Walgreens knew its profit forecast was wrong but didn't tell investors, SEC says

Here's why drug prices are so high
Here's why drug prices are so high

Six years ago, Walgreens announced a merger with Boots and told investors that it would make at least $9 billion in profit in 2016. The SEC says the company knew that number was a fantasy.

Walgreens' former CEO Greg Wasson and CFO Wade Miquelon were well aware that the pharmacy would miss that $9 billion target badly, the SEC alleged on Friday. Yet Walgreens' top brass repeatedly affirmed the number to investors in earnings calls throughout 2013 and 2014.

Finally, in August 2014, two years after it first announced the Boots merger, Walgreens admitted it wouldn't meet its profit forecast. It drastically cut its 2016 adjusted operating profit target down to $7.2 billion, shocking investors. The stock dropped more than 14% when it announced the change.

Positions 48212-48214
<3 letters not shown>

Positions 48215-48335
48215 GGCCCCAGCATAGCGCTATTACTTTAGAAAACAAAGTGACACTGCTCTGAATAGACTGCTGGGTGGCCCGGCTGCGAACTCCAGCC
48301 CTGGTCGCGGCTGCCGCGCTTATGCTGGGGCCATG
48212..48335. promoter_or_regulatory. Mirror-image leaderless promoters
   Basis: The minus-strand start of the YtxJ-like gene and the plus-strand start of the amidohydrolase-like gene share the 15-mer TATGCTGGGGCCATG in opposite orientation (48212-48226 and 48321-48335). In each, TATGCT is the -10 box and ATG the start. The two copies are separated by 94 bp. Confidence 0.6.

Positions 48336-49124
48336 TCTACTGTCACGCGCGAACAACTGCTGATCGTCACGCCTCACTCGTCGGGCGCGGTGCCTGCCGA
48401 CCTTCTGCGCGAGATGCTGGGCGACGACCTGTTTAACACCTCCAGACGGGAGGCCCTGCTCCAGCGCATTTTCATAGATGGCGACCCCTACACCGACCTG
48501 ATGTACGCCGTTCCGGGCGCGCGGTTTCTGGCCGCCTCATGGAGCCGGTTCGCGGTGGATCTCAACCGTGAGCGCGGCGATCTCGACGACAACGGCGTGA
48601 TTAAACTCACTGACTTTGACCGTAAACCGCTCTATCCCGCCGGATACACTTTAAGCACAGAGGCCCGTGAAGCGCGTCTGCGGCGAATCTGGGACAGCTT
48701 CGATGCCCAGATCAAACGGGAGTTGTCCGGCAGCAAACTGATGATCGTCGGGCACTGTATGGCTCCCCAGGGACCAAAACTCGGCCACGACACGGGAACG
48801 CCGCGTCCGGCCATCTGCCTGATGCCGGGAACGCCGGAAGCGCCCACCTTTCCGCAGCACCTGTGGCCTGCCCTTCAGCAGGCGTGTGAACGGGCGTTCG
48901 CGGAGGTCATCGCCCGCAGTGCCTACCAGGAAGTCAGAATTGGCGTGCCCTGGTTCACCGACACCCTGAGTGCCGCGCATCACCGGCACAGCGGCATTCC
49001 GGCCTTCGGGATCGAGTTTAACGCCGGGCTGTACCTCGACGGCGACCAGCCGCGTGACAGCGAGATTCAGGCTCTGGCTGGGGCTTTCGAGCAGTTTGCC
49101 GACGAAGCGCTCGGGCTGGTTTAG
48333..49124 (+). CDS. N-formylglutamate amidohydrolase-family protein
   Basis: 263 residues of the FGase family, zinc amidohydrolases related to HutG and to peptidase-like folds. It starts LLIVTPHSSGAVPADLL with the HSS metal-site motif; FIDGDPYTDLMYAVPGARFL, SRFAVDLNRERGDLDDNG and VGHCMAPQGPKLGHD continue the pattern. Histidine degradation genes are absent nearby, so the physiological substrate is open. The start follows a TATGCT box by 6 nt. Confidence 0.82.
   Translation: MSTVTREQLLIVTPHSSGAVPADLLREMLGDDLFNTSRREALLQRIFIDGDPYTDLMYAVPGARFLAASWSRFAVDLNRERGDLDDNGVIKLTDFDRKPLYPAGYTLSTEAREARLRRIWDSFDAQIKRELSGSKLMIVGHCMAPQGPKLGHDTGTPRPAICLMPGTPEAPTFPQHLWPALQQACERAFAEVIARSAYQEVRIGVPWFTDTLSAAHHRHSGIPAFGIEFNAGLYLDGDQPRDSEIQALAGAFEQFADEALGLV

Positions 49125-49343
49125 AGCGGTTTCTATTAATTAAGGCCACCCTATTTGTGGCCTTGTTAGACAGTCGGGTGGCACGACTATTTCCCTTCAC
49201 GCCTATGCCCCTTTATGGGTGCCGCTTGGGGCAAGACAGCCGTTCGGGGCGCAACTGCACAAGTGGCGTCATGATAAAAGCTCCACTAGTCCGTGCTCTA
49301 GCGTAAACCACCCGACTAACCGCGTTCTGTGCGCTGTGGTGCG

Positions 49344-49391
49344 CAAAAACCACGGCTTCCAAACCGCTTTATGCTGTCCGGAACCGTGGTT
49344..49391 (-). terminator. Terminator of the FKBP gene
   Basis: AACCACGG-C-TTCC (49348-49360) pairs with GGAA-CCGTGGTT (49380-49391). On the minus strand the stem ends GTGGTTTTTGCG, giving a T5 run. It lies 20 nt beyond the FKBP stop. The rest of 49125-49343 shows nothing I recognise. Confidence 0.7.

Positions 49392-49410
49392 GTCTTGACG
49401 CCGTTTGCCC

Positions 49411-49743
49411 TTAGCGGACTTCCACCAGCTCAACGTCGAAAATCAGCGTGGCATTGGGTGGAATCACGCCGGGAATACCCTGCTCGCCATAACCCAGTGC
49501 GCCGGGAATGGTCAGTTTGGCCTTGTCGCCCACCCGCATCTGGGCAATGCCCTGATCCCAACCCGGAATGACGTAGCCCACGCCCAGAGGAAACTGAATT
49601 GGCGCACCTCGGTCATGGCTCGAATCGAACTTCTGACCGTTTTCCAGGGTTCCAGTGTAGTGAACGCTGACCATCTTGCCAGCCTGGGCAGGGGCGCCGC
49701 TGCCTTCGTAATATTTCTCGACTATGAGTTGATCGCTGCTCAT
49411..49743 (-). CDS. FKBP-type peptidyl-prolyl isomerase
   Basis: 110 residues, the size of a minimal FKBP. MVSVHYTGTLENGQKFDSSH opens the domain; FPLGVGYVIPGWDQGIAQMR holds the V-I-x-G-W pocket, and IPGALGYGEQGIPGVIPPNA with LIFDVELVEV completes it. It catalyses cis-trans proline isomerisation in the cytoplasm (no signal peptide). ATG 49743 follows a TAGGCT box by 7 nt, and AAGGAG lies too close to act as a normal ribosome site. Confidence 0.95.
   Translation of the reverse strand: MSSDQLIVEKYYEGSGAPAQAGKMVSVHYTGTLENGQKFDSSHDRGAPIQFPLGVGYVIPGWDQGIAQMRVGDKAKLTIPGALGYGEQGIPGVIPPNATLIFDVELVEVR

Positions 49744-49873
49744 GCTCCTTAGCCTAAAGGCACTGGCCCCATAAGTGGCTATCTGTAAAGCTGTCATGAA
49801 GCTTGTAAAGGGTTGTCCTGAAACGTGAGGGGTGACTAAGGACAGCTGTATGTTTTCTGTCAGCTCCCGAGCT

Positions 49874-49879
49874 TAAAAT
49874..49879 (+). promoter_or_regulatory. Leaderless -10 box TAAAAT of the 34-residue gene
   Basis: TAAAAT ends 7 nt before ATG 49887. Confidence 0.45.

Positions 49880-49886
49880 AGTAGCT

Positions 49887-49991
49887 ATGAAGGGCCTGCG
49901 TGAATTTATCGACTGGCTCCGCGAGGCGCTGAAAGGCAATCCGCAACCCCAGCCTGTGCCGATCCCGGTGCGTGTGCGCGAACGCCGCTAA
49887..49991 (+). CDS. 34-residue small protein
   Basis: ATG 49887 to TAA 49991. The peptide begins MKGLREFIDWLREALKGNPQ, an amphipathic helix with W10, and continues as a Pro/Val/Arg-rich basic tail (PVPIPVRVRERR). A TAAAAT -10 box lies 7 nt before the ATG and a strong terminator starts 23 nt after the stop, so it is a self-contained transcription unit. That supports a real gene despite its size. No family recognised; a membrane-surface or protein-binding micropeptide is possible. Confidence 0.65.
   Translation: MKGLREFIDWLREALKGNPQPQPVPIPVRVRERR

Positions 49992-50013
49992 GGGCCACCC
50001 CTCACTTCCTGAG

The SEC on Friday settled with Walgreens for misleading its investors. Walgreens agreed to pay a $34.5 million penalty.

"Over multiple reporting periods, senior Walgreens executives misled investors about the company's public financial goal," said Stephanie Avakian, co-director of the SEC's Division of Enforcement in a statement. "The penalty assessed against Walgreens is intended to punish and deter such conduct, which deprived investors of information necessary to make fully informed investment decisions."

According to the SEC, Walgreens' (WBA) internal forecasts said management knew the risk of missing the 2016 projection had increased "significantly."

In its settlement, Walgreens did not admit or deny the allegations.

"The settlement does not involve any of Walgreens Boots Alliance's current officers or executives, nor does it allege that anyone acted intentionally or recklessly at any time," the company said in a release.

Wasson and Miquelon each will pay a $160,000 penalty. Walgreens' stock was unchanged on the news.

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